A ‘SLIPSHOD’ fireplace fitter has been jailed for eight months after a six-year-old Beaconsfield girl was killed when a mantelpiece he had fitted fell on top of her.

Isabella Pritchard – known as Bella – suffered ‘catastrophic’ injuries and could not be saved by paramedics after the collapse of the limestone fireplace in her Beaconsfield family home in 2012.

Christopher Elmer pleaded guilty this month to a breach of health and safety in failing to prevent the tragedy and was slammed for his carelessness by judge John Reddihough at today’s sentencing.

The court heard how the 39-year-old had failed to properly secure the 226-kilo fireplace to the living room wall, using only adhesive and not the recommended mechanical fixings.

And the judge said he hoped Elmer’s eight-month sentence would act as a deterrent to other self-employed workmen carrying out jobs for which they are out of their depth.

He said: “This case is a dreadful tragedy. Your failure to properly and safely fix a very heavy fireplace in the Pritchards’ family home led to it coming away from the wall and falling on Bella Pritchard, a six-year-old little girl, and killing her.

“The effect of that dreadful event on her parents and three brothers will last for the rest of their lives and there will also be that void in their lives. You were trusted by that family to fix that fireplace.”

He added: “Your work was slipshod and you gave very little or no thought to that fireplace coming away from the wall and injuring or potentially killing someone as so sadly happened.

“It must be made clear, people who go into homes professing to be skilled workmen in this way must be punished."

Six-year-old Bella, who attended the private Maltman’s School for Girls in Gerrards Cross, was playing in her parents’ newly built five-bedroomed home on July 7, 2012 when the tragedy occurred.

She was rushed to Wexham Park Hopsital after the mantelpiece and cushion stones on the fireplace - a combined weight of 86 kilos - collapsed. She died later from her injuries.

At the time of her death, her headmistress Joanna Pardon described her as having an ‘infectious love of life’.

Elmer, of Goring Way, Greenford, Middlesex, was due to stand trial for manslaughter by gross negligence, but the Crown Prosecution Service offered no evidence.

He became self employed in 2007 but had received no formal training in his occupation other than shadowing other fitters for a few months.

He had fitted the limestone fire surround just over eight months before the tragedy.

Prosecutor Iain Wicks said: “It is self evident that the fitting of such heavy stones requires some expertise and considerable care on the part of the fitter. This is not a task for the unsupervised DIY enthusiast to have a go at.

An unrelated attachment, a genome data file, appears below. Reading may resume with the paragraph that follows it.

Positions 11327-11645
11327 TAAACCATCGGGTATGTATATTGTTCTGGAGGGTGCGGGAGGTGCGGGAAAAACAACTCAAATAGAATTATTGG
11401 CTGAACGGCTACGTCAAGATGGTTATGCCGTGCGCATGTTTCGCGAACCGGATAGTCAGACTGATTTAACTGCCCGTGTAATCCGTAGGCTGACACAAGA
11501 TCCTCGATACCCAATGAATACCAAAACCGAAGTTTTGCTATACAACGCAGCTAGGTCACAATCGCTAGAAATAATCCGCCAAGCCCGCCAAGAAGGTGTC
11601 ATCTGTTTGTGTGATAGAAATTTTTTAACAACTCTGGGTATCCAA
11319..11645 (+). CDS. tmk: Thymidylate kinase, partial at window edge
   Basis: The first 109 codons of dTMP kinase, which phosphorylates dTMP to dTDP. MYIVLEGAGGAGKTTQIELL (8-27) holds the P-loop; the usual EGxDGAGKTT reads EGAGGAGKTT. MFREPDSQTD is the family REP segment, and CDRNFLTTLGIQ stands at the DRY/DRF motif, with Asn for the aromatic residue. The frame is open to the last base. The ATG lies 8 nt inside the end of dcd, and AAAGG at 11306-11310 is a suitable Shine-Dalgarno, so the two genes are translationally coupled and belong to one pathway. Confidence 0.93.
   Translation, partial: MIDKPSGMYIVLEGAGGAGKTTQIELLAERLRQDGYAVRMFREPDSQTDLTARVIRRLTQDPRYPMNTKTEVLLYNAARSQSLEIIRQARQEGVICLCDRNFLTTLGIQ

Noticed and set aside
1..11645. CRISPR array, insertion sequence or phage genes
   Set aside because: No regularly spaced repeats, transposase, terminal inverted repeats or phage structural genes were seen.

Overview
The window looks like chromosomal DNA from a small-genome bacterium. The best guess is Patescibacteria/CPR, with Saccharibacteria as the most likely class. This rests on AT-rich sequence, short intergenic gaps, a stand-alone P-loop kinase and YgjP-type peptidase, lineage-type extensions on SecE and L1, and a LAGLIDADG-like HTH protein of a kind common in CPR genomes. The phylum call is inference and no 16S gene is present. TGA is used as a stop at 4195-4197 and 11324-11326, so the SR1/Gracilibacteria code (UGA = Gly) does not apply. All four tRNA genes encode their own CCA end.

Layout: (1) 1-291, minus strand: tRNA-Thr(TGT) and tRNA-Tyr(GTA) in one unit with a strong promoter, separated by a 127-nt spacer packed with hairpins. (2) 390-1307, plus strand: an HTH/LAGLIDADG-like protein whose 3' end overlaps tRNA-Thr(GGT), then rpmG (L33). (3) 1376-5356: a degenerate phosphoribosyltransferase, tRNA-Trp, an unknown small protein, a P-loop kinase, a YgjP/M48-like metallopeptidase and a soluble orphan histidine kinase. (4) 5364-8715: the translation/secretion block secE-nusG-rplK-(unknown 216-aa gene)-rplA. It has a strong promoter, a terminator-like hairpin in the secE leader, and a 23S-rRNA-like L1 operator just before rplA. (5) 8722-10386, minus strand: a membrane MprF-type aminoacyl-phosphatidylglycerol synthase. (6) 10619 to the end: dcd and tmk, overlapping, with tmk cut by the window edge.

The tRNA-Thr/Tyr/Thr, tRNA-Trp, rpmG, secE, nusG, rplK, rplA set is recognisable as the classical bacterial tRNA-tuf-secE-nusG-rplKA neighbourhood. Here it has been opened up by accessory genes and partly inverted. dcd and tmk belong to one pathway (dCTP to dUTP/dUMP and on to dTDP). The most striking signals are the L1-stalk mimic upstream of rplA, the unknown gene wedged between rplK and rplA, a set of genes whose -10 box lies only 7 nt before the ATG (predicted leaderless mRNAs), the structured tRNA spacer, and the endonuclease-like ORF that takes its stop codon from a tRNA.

He added: “The prosecution asserts the defendant was in serious breach of his legal duty in terms of his approach not only in the opinion of the experts who looked into the aftermath of the incident, not only when compared to the outcomes of laboratory tests but also when measured against the practice of ordinary fitters on the ground.”

Elder had been contracted by the house builder to fit the ‘Clarendon Bolection’ limestone fire surround after Bella's father John Pritchard had personally chosen the model.

Mr Wicks told the court four other fitters approached said they would have used mechanical fixings and not relied solely on adhesives to hold the stones in place.

And tests carried out at Imperial College in London showed with only adhesives in place, the stones could be dislodged with force proportional to that of a girl of Bella’s height and weight.

Elmer was also found to have used the adhesive ‘sparingly’.

However, the fireplace fitting industry is not regulated by any governing body, and no British Standard relating to the model exists.

The court heard how guidance on best practice from the Stone Federation is available, but even that has been updated since Bella’s death to prevent further tragedies.

But despite the lack of guidance on proper fitting methods, judge Reddihough said it remained “common sense” to use mechanical, metal fixings rather than rely solely on glue-like adhesive.

Speaking for the defence, Giuseppina Silvio said Elmer felt deep remorse for what had happened, suffering from depression as a result of the guilt he felt for causing Bella’s death.

She said: “He accepts he had shortcomings but that is how he learned (to fit fireplaces). He accepts that it is because of these shortcomings that this child died.

“He has said he worked underneath this fireplace and he wished it had fallen on him and not Bella Pritchard. He understands he had destroyed their lives and not a day goes by when he doesn’t think of what happened.”

As well as an eight-month custodial sentence, Elder was ordered to pay £1000 in costs during the hearing at Reading Crown Court today.